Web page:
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Japan Tsunami Debris: States To Receive Federal Money For Removal

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JUNEAU, Alaska (AP) — The National Oceanic and Atmospheric Administration on Monday announced it will provide $250,000 in grants to five states affected by debris from last year's tsunami in Japan.

The agency said Alaska, Washington, Oregon, California and Hawaii will each receive up to $50,000 toward debris removal from its marine debris program. Money could be made available as early as this month.

U.S. Sen. Mark Begich, D-Alaska, quickly deemed the amount "woefully inadequate." He said in a statement that the tsunami created a "slow-motion environmental disaster that will unfold over several years."

He said $50,000 isn't enough to even clean up one beach "let alone the type of effort necessary for a large-scale planning and cleanup effort covering multiple states."

Begich had requested at least $45 million in funding.

"The small amounts of these grants only serve to underline the inadequate attention and funding the administration is giving to this crisis," he said. "I hope the White House will take this seriously and look for creative solutions needed to help fund boots on the beach and get this mess cleaned up."

A spokeswoman for Alaska Gov. Sean Parnell said that without knowing the size or direction of a possible debris field, it's premature to comment on how much funding will be needed.

Nancy Wallace, director of NOAA's marine debris program, said in a release that the agency continues to "actively work" with the states and other federal agencies "to address the challenges associated with tsunami debris."

NOAA also is working with states and others on contingency planning, monitoring and research, she said.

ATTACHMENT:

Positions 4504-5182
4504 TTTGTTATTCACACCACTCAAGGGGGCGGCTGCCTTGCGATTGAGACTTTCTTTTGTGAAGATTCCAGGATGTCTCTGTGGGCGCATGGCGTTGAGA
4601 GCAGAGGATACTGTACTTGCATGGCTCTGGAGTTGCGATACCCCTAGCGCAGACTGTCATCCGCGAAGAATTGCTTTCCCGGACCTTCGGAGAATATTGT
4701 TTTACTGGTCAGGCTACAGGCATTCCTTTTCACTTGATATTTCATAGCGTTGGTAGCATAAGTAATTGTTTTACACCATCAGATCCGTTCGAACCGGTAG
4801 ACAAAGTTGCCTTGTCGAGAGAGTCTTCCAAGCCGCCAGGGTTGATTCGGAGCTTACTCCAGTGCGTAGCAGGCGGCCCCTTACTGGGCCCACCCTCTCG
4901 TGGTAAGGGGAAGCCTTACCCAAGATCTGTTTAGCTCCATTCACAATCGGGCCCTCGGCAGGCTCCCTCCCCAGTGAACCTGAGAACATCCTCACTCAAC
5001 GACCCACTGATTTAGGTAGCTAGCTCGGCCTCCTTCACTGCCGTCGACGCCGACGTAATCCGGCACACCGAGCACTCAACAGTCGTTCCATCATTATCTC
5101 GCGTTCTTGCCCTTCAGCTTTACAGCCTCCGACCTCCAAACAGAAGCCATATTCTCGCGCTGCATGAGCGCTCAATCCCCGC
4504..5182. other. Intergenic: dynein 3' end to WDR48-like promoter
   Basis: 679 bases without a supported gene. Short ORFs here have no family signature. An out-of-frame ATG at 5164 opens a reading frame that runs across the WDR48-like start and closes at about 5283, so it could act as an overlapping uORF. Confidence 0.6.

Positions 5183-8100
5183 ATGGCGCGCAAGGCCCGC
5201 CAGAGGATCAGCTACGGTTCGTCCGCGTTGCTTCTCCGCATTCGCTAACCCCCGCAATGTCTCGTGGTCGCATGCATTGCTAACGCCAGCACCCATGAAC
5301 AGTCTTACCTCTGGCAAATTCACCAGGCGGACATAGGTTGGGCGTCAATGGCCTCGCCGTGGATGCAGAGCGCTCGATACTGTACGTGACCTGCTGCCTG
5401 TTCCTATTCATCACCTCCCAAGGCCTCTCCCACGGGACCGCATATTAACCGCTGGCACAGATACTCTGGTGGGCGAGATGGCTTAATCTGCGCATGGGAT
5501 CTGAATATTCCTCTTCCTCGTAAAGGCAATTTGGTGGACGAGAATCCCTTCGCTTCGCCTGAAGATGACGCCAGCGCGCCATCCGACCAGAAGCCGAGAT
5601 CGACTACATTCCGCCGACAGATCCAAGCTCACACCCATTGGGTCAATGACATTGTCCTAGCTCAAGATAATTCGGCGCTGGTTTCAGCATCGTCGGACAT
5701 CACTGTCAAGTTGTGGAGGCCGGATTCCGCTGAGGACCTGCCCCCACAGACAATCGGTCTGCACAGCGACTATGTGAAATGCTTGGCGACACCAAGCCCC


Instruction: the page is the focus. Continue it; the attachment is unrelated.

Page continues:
The Japanese government has estimated that 1.5 million tons of debris is floating in the ocean from the tsunami. NOAA said the debris is dispersed in an area of the North Pacific Ocean roughly three times the size of the contiguous United States. Modeling indicates most of the debris is scattered and may continue to disperse north of the main Hawaiian Islands and east of Midway Atoll, the agency said.

It's not clear exactly where, when or how much debris will hit North American shores. Some has already hit, and NOAA said more is expected over the next several years.

The money will not have to be used for cleaning up tsunami debris specifically — just for marine debris, a NOAA spokesman said.

While there have been several high-profile cases of debris reaching North American shores that have been tied to the tsunami through objects traced back to their owners, items from Asia, like buoys and litter, wash up on the U.S. Pacific coast all the time, NOAA said, making it difficult to distinguish the source of the debris.

As of July 12, NOAA said it had received 529 reports from the public of suspected pieces of tsunami debris. Of those, 10 were confirmed.

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